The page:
Bank of New York Mellon Corp. said Wednesday that it will cut about 1,500 jobs, or 3 percent of its work force, the latest sign of the banking industry's painful shrinking.
CEO Bob Kelly noted that the bank's revenue had been growing but added that "expenses have been growing unsustainably faster." The bank said it hasn't yet determined what types of jobs will be cut or where. It said it would try to minimize layoffs with a hiring freeze and by reducing the use of temporary workers, consultants and contractors.
The banking industry also resorted to layoffs during 2008 and 2009, as the financial crisis pummeled earnings and banks took government bailouts. But 2010 provided some relief, and banks even hired back some of their laid-off workers.
Banks have been cutting jobs again in recent months. Goldman Sachs Group Inc. and State Street Corp., among others, each announced last month that they would lay off about 3 percent of their work forces.
What makes these cuts different from the layoffs of 2008 and 2009 is that they're coming at a time when many banks are actually posting improved profits. Analysts say the latest cuts point to permanent structural changes as the banking industry becomes smaller, less risky and also less profitable. Many of the complicated investment vehicles that fueled earnings before the financial crisis are gone, banned by new regulations meant to prevent another global collapse.
Nancy Bush, a contributing editor at SNL Financial, predicted that layoffs will intensify when banks start determining bonus payments around the end of the year. "The tendency has been to lay off when times are bad and rehire again when times are good," she said. "I don't think we're going to get Part B this time."
The U.S. banking industry employs about 2.09 million workers, according to calculations by SNL Financial. That's down about 5 percent from 2.21 million at the end of 2007.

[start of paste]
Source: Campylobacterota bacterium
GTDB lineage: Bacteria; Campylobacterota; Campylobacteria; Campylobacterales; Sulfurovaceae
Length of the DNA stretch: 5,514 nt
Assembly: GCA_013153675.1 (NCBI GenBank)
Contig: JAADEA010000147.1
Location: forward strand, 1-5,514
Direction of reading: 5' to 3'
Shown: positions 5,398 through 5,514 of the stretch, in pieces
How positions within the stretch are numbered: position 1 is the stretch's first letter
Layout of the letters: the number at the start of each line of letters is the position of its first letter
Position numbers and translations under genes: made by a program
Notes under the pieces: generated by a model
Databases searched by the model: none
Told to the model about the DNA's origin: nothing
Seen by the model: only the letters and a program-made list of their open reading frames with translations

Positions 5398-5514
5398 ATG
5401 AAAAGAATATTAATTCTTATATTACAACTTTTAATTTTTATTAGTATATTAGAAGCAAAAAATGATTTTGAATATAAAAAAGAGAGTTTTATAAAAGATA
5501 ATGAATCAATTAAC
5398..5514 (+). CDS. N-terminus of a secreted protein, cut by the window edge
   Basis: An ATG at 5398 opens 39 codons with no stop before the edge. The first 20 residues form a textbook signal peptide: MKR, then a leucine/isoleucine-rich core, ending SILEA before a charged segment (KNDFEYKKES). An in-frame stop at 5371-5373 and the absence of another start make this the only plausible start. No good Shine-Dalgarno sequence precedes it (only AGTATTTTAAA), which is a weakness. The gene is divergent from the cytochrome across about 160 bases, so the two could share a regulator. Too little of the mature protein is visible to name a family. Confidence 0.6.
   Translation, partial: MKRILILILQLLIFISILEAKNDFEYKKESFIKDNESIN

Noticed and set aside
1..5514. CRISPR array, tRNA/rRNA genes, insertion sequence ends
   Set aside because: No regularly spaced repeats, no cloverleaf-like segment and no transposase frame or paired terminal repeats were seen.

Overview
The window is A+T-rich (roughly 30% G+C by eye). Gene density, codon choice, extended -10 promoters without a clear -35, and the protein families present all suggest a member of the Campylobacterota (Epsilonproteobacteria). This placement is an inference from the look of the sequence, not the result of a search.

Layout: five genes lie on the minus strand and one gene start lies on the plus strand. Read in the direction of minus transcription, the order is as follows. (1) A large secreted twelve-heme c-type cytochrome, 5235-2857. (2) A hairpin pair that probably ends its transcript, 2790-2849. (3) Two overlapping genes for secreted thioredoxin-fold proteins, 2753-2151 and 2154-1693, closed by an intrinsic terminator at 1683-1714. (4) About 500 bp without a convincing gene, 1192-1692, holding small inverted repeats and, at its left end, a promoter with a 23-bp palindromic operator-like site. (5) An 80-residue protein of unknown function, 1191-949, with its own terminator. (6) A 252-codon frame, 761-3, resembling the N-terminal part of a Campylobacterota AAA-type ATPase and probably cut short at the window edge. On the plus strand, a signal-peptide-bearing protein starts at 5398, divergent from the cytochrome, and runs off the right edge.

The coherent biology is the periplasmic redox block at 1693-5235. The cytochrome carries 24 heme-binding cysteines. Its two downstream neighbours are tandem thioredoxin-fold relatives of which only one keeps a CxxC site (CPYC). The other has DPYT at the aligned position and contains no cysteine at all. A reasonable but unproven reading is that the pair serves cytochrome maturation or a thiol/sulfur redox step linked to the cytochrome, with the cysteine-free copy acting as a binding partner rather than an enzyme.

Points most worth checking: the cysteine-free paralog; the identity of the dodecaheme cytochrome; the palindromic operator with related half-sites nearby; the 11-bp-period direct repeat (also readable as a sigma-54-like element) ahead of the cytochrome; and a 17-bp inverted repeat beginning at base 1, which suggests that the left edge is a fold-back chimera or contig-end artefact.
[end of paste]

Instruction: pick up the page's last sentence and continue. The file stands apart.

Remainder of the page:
A spokesman for BNY Mellon said the layoffs had been planned "for some time" and weren't related to the banking industry's recent hammering in the stock market or by the Federal Reserve's announcement Tuesday that it would keep interest rates near zero for at least the next two years.
The low interest rates are meant to stimulate the economy, but they can also hurt banks because the banks make less money on their investments. And though the entire stock market, not just the banking industry, has been slammed because of broad concerns about the U.S. economy, investors are especially worried about banking.
The industry's credit problems are easing, in contrast to the depths of the financial crisis, but investors are wondering how many more lawsuits and regulatory probes could be filed against the banks, particularly around their selling of subprime mortgages and mortgage-backed securities before the financial crisis.
BNY Mellon, the country's sixth-largest by assets, has flown under the radar for much of the financial crisis, losing money in the third quarter of 2009 but otherwise staying profitable. Last month it beat analysts' estimates for second-quarter revenue and per-share earnings.
Its shares fell $1.04, or 4.9 percent, to $20.05 in afternoon trading Wednesday.